Functional Outcomes of Surgery and Physical Therapy in Meniscal Tear and Osteoarthritis

OCTOBER 01, 2013
Frank J. Domino, MD

Frank J. Domino, MD

Review

Katz JN, et al. Surgery versus physical therapy for a meniscal tear and osteoarthritis. N Engl J Med. 2013. 2013 May 2;368(18):1675-84. http://www.nejm.org/doi/full/10.1056/NEJMoa1301408.

Study Methods

This was a randomized controlled multicenter trial of 351 adults located in urban and suburban areas of the US. 

Patient Demographics

All patients were at least 45 years old and had a meniscal tear, as well as evidence of mild-to-moderate osteoarthritis on imaging.

Intervention and Control

Surgical intervention and postoperative physical therapy were compared to a standardized physical therapy regimen with the option to cross over to surgery left at the discretion of the patient and surgeon.
 
Results and Outcomes

The differences between the 2 groups in terms of patient symptom and quality of life scores 6 months after randomization were measured with a standard tool known as the Western Ontario and McMaster Universities Osteoarthritis Index (WOMAC) physical-function score, which ranges from zero to 100 with higher scores indicating more severe symptoms.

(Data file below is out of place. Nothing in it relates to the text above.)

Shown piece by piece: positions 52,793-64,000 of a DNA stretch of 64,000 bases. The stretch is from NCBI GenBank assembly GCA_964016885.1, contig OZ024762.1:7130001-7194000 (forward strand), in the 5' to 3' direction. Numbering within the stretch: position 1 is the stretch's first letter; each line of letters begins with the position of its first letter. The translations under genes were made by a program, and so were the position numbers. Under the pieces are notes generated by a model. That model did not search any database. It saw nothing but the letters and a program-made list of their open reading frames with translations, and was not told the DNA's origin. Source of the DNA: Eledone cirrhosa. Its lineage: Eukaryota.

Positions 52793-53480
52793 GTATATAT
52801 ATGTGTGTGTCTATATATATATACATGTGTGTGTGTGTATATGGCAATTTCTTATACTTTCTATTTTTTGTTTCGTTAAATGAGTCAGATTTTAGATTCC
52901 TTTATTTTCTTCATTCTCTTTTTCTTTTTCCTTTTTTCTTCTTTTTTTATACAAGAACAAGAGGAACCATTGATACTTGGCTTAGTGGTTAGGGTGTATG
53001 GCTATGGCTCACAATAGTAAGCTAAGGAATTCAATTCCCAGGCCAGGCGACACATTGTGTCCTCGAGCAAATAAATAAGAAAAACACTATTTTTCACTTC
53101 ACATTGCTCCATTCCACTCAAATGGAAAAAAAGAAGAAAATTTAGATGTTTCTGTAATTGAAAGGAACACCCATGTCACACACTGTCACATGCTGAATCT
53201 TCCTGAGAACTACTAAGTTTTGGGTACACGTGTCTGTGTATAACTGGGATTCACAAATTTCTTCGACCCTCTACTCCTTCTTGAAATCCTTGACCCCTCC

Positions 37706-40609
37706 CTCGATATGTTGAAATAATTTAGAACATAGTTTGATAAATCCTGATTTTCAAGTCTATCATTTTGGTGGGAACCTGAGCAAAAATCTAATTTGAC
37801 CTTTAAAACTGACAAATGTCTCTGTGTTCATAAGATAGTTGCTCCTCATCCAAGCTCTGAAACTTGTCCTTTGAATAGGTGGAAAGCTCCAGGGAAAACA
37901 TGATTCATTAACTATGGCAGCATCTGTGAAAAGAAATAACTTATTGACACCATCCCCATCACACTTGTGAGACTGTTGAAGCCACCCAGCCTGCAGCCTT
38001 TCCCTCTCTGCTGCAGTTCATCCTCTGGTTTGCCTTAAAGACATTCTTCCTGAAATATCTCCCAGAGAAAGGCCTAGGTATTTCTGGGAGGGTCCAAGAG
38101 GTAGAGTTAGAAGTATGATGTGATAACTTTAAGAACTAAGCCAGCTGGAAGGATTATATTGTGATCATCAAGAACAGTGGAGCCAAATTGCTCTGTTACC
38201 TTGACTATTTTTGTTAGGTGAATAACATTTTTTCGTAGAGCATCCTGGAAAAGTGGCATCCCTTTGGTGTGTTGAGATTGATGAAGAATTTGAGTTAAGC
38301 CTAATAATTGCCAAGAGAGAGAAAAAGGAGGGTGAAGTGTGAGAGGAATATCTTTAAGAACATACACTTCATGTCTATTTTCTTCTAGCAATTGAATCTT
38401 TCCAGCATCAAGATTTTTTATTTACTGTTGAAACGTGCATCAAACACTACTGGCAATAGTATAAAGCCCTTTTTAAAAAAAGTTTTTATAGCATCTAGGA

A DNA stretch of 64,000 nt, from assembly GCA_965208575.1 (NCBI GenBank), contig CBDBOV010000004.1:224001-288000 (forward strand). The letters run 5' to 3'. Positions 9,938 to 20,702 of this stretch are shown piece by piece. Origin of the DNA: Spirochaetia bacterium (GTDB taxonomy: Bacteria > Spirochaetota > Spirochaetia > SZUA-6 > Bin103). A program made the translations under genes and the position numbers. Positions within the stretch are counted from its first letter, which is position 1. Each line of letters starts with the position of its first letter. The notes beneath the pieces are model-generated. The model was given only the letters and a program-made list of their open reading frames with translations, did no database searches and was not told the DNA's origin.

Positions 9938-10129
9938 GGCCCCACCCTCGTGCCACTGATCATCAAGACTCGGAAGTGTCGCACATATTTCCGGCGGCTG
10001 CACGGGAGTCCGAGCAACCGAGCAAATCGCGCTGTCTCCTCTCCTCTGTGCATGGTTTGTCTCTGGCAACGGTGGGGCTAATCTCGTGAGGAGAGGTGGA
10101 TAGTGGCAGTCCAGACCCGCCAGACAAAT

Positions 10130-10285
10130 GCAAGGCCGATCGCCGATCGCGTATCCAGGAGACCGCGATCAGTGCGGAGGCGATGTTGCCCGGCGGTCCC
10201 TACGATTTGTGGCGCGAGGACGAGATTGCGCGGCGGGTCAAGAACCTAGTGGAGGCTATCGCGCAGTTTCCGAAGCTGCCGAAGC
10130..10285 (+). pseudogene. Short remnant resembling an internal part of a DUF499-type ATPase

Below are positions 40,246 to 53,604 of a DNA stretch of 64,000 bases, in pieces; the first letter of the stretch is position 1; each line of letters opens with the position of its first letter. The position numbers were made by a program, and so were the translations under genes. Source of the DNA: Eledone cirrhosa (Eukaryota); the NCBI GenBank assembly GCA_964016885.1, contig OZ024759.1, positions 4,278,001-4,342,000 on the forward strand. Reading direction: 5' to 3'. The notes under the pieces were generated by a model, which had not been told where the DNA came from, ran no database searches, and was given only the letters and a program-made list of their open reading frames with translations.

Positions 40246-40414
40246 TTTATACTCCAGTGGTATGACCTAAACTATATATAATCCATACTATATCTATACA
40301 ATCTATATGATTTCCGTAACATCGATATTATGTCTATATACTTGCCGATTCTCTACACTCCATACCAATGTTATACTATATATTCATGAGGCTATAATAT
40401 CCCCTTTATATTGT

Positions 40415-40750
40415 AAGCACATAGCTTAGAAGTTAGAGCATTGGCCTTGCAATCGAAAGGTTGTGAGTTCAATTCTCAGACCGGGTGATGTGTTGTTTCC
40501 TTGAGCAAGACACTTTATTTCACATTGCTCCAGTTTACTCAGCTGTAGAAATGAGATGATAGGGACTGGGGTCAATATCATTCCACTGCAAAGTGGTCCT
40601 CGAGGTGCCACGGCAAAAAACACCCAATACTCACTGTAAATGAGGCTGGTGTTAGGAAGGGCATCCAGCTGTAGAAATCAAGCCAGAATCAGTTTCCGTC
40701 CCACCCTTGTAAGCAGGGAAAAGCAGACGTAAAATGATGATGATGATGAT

Using an intention-to-treat analysis, the mean improvement in the WOMAC score at 6 months was 20.9 points [95% confidence interval (CI), 17.9 to 23.9] in the surgical group and 18.5 points (95% CI, 15.6 to 21.5) in the physical-therapy group (mean difference, 2.4 points; 95% CI, −1.8 to 6.5), which was a non-statistically significant difference.
 
At 6 months, 30% of patients in the physical therapy arm had undergone surgery, while 6% of patients assigned to surgery had not undergone the procedure.
 
Similar results were recorded at 12 months, and there also were no differences in WOMAC scores, which implied no difference in symptoms or quality of life. Additionally, the frequency of adverse events did not significantly differ between the 2 groups.

Conclusion

In terms of functional improvement at 6 and 12 months after randomization, no significant differences were seen between the physical therapy group and the surgery with physical therapy group. However, 30% of patients who were only assigned to physical therapy underwent surgery within 6 months.



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